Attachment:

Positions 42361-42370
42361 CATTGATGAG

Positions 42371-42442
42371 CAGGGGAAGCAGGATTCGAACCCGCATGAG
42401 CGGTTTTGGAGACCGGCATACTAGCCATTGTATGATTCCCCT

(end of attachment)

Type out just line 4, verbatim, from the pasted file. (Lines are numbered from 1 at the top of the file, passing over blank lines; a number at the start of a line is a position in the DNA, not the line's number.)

42371 CAGGGGAAGCAGGATTCGAACCCGCATGAG